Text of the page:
Tariffs on $200 billion in Chinese merchandise to more than double to 25 percent from Friday
U.S. President Donald Trump on Monday effectively ended a six-month trade truce with China, with top U.S. officials accusing Beijing of backtracking ahead of a key round of negotiations this week.
Tariffs on $200 billion in Chinese merchandise will more than double to 25 percent at 12:01 a.m. on Friday, U.S. Trade Representative Robert Lighthizer announced, according to media reports.
The announcement shattered the calm of recent weeks. Trump’s top trade negotiators said Monday the world’s two largest economies were close to an agreement but Beijing reversed course in recent days. The threat also tanked stock markets worldwide and frightened U.S. farmers and businesses caught in the crossfire, who have been banking on a resolution to the yearlong conflict that has engulfed $360 billion in two-way trade.
Prior to the announcement, U.S. markets had recovered as investors apparently decided Trump was using tariff threats made Sunday a negotiating tactic. “Over the course of the last week or so, we’ve seen an erosion in commitments by China, I would say retreating from commitments that have already been made in our judgment,” Lighthizer was quoted as saying on Monday.
Treasury Secretary Steven Mnuchin said the negotiations were 90 percent complete but he told reporters that in recent days the talks went “substantially backward,” according to the reports.
Trump had lashed out on Sunday, vowing not only to ratchet up existing tariffs this week but also to extend the 25 percent punitive duties to the remaining $350 billion in Chinese goods imported into the country each year. “The Trade Deal with China continues but too slowly as they attempt to renegotiate. No!” Trump wrote on Twitter.
Despite the tweeted threats, officials in Beijing had said earlier Monday the talks would continue this week. Vice Premier Liu He was expected to lead the delegation but the U.S. officials said they had had no contact with him for the prior 24 hours.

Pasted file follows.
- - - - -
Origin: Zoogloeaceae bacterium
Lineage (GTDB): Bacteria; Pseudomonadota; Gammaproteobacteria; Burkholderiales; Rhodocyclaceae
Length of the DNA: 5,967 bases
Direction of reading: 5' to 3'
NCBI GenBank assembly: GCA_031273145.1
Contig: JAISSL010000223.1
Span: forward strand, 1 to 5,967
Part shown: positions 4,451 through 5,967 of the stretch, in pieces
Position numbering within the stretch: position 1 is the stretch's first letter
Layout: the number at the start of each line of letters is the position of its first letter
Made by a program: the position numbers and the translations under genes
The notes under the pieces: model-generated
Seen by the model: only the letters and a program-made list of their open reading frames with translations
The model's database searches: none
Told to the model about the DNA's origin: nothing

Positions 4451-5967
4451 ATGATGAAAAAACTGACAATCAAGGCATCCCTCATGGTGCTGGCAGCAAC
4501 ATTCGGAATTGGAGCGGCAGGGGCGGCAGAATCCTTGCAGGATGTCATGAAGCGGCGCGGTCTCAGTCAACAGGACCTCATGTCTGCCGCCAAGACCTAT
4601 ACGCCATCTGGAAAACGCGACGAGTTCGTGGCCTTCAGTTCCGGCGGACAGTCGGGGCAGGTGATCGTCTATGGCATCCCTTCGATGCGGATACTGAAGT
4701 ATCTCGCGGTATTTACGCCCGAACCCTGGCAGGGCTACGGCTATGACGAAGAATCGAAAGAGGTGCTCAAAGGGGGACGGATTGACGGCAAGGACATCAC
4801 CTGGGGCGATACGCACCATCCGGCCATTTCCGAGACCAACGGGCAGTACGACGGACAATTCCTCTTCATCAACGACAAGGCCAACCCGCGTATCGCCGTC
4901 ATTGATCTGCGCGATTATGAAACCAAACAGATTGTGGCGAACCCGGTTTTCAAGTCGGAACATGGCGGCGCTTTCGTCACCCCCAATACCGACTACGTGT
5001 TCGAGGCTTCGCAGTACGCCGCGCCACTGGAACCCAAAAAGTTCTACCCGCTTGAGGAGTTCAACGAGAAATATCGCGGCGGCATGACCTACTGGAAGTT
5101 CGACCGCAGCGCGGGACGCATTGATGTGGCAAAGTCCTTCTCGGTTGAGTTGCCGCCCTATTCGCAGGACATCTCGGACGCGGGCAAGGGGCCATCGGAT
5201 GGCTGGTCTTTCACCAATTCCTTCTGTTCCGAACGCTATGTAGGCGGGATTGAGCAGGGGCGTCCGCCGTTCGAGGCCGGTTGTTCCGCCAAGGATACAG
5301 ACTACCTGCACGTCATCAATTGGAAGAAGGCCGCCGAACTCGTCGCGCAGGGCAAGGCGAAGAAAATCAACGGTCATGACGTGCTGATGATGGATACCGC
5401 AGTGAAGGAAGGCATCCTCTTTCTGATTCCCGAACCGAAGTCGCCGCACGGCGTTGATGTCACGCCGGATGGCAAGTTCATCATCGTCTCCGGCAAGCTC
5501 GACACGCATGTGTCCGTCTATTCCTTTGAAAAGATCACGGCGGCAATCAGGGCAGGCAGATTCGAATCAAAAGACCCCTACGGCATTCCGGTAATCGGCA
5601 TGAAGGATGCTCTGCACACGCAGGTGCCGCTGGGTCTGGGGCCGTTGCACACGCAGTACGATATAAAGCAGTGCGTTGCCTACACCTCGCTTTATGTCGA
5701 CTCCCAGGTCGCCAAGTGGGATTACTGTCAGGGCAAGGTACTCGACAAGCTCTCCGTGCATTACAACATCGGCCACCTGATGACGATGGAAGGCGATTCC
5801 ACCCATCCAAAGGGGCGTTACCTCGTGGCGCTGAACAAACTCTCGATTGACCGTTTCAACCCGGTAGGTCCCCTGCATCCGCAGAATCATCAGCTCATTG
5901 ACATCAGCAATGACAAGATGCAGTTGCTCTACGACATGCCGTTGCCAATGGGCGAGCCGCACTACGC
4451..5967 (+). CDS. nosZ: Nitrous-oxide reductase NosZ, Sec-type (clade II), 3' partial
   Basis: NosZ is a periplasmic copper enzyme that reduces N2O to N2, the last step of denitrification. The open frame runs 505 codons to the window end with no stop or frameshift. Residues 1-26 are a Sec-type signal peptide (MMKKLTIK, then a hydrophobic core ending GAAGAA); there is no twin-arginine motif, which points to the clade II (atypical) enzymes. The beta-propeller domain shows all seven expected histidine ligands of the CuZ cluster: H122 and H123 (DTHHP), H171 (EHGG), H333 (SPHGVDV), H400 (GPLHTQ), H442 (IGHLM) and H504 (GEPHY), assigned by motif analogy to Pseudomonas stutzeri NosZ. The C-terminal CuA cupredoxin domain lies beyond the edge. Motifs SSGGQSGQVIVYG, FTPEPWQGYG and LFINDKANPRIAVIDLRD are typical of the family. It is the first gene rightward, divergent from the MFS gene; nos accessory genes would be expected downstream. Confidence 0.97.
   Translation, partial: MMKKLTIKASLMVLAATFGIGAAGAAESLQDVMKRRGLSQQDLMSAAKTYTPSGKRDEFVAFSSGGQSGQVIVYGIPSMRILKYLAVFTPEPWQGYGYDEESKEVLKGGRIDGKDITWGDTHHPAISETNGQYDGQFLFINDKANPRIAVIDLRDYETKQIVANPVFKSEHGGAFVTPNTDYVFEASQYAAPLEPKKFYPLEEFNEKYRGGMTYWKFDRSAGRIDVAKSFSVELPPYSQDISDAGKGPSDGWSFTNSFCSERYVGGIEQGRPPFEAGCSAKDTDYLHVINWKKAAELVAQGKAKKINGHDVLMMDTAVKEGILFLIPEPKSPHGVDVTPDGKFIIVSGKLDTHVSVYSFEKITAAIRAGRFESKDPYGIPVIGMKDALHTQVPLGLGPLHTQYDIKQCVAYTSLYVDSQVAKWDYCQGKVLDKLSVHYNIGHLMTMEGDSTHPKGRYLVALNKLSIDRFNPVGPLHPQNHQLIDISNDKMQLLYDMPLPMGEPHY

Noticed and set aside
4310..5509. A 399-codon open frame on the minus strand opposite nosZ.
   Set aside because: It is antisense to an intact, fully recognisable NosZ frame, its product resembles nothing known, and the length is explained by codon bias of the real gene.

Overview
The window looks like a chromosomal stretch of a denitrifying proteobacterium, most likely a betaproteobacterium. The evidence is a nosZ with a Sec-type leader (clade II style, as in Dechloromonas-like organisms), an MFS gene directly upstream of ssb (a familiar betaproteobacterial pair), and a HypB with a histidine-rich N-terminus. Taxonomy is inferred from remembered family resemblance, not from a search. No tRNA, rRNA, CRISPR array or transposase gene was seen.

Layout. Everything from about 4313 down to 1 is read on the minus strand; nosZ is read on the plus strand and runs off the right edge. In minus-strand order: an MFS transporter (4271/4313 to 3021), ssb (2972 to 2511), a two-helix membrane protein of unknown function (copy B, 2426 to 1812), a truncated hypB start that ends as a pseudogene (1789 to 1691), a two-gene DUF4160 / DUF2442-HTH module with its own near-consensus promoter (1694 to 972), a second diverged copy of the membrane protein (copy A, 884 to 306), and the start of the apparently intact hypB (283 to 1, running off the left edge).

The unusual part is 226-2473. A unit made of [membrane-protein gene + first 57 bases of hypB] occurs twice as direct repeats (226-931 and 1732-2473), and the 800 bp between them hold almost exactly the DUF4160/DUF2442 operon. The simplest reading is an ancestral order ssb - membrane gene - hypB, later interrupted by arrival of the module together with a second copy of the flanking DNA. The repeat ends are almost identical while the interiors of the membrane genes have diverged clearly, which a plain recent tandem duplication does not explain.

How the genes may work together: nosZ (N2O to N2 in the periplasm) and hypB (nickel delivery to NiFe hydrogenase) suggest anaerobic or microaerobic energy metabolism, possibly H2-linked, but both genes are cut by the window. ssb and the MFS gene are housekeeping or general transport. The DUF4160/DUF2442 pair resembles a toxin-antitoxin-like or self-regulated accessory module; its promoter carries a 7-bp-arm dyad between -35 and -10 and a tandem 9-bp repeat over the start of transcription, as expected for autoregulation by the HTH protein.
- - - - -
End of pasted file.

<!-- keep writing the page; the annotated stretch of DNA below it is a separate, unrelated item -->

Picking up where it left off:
Comments from officials in recent weeks indicated the sides were making progress towards an agreement aimed at addressing longstanding concerns about the forced transfer or outright theft of American technology, as well as reducing the U.S. trade deficit with China.
Trump has continued to equate the U.S. trade deficit as a loss or as payments to trading partners and tariffs as payments from the offending country to the United States. But economists stress that it is American businesses and consumers who pay the tariffs and are hurt by higher prices.
William Reinsch, trade policy expert at the Center for Strategic and International Studies, said China would never meet all the U.S. demands. “At some point the president is going to figure out that they’re not going to give him everything he wants,” he told AFP. That will put Trump in “a precarious political position,” whether “to accept an agreement that will be criticized as weak, or not to have an agreement and be criticized for failing.”
“And I can imagine that he is unhappy about that.”
Freya Beamish of Pantheon Macroeconomics warned that Trump’s aggressive tactics could backfire. “It is much harder for China’s leaders to do that if it looks like they have signed with a gun to their heads.”
U.S. manufacturers and farmers were becoming more optimistic amid signs of progress and comments from officials that the talks were entering their final phase, reinforced by reports Beijing was sending 100 officials to this week’s negotiations.
Trump credits the tariffs with the strong first quarter growth but economists and businesses have complained that the trade conflict is in fact hurting the bottom line and the uncertainty is causing them to delay investment.
Jake Colvin of the National Foreign Trade Council, a pro-trade U.S. business group said the tariffs “come at the expense of American businesses and farmers and consumers as well.” And escalating the tariffs to the remaining Chinese goods, which would be expected to spark further retaliation from Beijing, would cut 0.3 percentage points off U.S. growth, according to Oxford Economics.
Wells Fargo analyst Paul Christopher said with all the work that has gone into the talks, he still expects the two sides to reach an agreement but he warned that “new tariffs or a breakdown in talks could undermine that outlook quickly,” slowing global growth and trade.